How will the politics of American energy change?

The United States consumes a quarter of the world’s oil, compared to 8 percent for China. Even with high Chinese growth expected in coming years, the world will not run out of oil anytime soon. Over a trillion barrels of proven reserves exist, and more is likely to be found. But two-thirds of those proven reserves are in the Persian Gulf, and are thus vulnerable to disruption.

In the past, rising prices had a strong effect on U.S. oil consumption. Since the price spikes of the 1970s, U.S. oil consumption per dollar of GDP has fallen by half, which also reflects a general economic shift away from industrial manufacturing to less energy-intensive production. After all, it requires a lot less energy to create a software program than it does to produce a ton of steel.

In the early 1980s, energy costs accounted for 14 percent of America's economy. Today, they account for about 7 percent. Adjusted for inflation, oil prices would have to reach $80 per barrel to reach the real level recorded in March 1981.

According to the U.S. government, if there are no supply disruptions, and the American economy grows at an annual rate of 3 percent, the price of a barrel of oil will decline to $25 (in 2003 dollars) in 2010 and then rise to $30 in 2025. The energy intensiveness of the economy will continue to decline at an average annual rate of 1.6 percent, as efficiency gains and structural shifts offset part of the overall growth in demand. Nonetheless, dependency on oil will grow at an annual rate of 1.5 percent, from 20 million barrels per day in 2003 to 27.9 million in 2025.

The American political system has difficulty in agreeing on a coherent energy policy. But over the next decade, the politics of energy in the U.S. may gradually change. Some observers detect a new "Geo-Green" coalition of conservative foreign-policy hawks, who worry about America's dependence on Persian Gulf oil, and liberal environmentalists. In the hawks' view, the real energy problem is not the absence of oil reserves, but the fact that they are concentrated in a vulnerable area. The answer is to curb America's thirst for oil rather than increasing imports.

Greens argue that even if energy supplies are abundant, the ability of the environment to support current rates of consumption is limited. The middle of the range of scenarios considered by the Intergovernmental Panel on Climate Change projects that atmospheric carbon dioxide concentrations will reach nearly three times their pre-industrial level in 2100. While the Bush administration remains skeptical about the science behind such projections, some state and local governments are enacting measures to cut carbon dioxide emissions. More importantly, companies such as General Electric are committing to green goals that go well beyond government regulations.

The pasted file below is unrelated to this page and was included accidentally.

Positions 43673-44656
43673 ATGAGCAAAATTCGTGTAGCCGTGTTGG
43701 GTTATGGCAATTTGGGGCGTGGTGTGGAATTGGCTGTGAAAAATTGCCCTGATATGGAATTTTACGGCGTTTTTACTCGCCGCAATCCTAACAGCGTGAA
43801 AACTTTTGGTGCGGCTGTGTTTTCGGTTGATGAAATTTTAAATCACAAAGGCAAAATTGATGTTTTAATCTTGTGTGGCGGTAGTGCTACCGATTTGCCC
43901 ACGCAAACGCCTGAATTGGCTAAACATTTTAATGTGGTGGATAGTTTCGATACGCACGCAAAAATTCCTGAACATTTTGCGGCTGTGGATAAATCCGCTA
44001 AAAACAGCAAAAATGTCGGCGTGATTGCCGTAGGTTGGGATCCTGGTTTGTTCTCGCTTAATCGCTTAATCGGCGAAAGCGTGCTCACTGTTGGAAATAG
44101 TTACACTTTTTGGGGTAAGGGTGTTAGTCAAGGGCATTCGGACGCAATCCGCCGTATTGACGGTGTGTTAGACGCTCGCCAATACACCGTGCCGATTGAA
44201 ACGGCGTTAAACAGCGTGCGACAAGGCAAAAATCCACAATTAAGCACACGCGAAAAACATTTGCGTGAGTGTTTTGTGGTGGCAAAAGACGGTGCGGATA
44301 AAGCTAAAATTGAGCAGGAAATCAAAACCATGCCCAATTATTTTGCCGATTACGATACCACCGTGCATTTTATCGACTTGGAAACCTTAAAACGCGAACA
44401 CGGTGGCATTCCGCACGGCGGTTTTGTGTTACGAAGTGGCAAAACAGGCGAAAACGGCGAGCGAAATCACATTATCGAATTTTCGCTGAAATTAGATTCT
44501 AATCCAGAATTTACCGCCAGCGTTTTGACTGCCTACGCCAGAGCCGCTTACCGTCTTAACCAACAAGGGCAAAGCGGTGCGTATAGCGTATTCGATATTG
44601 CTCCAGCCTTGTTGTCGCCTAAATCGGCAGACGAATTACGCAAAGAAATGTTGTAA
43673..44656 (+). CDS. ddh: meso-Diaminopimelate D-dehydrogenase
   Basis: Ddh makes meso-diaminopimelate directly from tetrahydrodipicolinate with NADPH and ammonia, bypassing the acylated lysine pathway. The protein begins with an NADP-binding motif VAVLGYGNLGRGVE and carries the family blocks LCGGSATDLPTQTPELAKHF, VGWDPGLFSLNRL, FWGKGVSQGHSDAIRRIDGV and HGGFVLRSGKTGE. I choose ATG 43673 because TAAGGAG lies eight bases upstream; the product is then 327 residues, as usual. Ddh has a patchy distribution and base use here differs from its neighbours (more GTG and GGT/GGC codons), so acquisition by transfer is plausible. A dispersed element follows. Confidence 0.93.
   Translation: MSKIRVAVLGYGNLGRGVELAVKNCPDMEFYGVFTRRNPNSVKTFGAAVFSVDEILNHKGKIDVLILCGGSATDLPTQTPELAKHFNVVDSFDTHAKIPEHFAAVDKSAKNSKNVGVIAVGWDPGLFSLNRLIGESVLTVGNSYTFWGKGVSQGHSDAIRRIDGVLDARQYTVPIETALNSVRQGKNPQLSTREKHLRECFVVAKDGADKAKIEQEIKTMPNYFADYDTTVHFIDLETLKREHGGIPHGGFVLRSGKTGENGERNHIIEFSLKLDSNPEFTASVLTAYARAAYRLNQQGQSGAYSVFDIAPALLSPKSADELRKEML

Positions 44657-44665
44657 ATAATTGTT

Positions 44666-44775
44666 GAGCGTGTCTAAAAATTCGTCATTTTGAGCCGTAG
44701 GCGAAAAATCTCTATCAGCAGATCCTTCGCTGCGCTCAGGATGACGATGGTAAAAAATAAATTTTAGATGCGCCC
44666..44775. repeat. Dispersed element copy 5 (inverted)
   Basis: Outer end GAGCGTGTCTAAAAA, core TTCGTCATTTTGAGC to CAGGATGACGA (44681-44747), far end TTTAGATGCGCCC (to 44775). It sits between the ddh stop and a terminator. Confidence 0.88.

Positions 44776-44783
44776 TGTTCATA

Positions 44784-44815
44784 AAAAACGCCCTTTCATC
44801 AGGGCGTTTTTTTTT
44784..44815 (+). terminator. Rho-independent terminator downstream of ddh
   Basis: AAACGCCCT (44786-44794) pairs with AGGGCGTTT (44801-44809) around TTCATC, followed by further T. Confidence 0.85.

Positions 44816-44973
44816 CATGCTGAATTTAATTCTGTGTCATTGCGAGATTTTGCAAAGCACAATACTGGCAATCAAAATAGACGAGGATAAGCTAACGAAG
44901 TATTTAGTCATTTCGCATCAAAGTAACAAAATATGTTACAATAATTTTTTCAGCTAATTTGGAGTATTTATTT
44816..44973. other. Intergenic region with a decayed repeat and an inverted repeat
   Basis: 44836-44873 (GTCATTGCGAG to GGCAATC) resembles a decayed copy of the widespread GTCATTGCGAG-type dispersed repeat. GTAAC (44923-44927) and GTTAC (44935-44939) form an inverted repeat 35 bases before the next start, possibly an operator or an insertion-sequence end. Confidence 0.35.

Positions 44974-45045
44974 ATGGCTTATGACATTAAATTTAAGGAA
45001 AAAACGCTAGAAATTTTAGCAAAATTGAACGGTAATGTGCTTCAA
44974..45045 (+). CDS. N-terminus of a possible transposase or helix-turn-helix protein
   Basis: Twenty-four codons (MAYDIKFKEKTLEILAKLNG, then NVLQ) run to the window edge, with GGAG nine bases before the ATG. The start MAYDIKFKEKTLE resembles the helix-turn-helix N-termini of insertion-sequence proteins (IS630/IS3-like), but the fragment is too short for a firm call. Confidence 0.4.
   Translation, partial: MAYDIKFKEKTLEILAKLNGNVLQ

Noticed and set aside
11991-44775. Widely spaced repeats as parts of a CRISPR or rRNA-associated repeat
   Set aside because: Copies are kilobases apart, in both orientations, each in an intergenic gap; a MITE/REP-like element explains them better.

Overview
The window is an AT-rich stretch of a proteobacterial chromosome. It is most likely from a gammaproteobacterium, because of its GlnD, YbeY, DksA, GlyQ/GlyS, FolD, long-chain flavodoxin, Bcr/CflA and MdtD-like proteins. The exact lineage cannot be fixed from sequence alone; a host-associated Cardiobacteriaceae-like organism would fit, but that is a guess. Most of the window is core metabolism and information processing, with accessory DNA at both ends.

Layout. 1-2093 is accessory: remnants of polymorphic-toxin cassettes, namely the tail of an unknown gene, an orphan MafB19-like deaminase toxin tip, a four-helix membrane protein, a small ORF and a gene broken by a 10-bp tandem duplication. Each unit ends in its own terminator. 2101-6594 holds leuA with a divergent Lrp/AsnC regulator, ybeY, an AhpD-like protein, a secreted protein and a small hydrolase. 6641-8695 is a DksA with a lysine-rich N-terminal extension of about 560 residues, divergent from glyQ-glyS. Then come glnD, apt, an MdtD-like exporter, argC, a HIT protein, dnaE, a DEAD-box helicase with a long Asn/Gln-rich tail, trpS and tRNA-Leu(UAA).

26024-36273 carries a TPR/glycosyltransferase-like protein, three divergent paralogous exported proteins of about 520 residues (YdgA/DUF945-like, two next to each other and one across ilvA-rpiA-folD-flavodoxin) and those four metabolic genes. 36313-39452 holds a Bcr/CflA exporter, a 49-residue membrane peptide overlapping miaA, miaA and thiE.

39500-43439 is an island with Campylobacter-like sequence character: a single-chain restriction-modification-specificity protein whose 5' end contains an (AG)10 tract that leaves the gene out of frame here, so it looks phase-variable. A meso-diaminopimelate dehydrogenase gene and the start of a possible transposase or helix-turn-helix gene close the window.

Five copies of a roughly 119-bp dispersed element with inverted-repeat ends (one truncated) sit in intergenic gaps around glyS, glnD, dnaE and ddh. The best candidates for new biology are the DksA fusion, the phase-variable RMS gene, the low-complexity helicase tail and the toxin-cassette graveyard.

A recent report by the bipartisan National Commission on Energy Policy exemplifies the new coalition. While American President George W. Bush argues that technological advances in hydrogen fuels and fuel cells will curb oil imports in the long run, such measures require major changes in transportation infrastructure that will require decades to complete. The commission suggests policies that could be implemented sooner.

For example, in recent testimony before Congress, James Woolsey, a commission member and former CIA director, urged the use of hybrid gasoline-electric vehicles that could charge their batteries overnight with cheap off-peak electricity, energy efficient ethanol made from cellulose, and a 16-kilometer-per-gallon increase in fuel-efficiency requirements. He argued that this agenda could cut gasoline consumption significantly in a matter of years rather than decades. It would also avoid the need for dramatic increases in gasoline or carbon taxes, which are broadly accepted in Europe and Japan, but remain the kiss of death for American politicians.

But U.S. government policies are unlikely to change Americans' energy consumption significantly in the next few years. Even if a new administration were to enact new policies after Bush leaves office in 2008, there would still be a lag prior to any effect on actual energy consumption.

In the next few years, market forces are likely to be more important than government policies in influencing consumption patterns. But over the next decade, the combination of markets and policies could make a big difference. For example, between 1978-87, government regulations produced an improvement of 40 percent in the fuel efficiency of new American-made cars.

In a surprise-free world, the Bush administration is probably right that America's thirst for oil will grow by 1.5 percent annually over the next two decades. But political disruption in the Persian Gulf or a new terrorist attack in the U.S. would drive up oil prices rapidly, and the political climate in America might also change quickly.

The probability of such events is not negligible. Energy independence may be impossible for a country that consumes a quarter of the world's oil but has only 3 percent of its reserves. Even so, a major decline in America's thirst for oil is not out of the question in the longer term.

Joseph S. Nye is a professor at Harvard and author of Soft Power: The Means of Success in World Politics. THE DAILY STAR publishes this commentary in collaboration with Project Syndicate (





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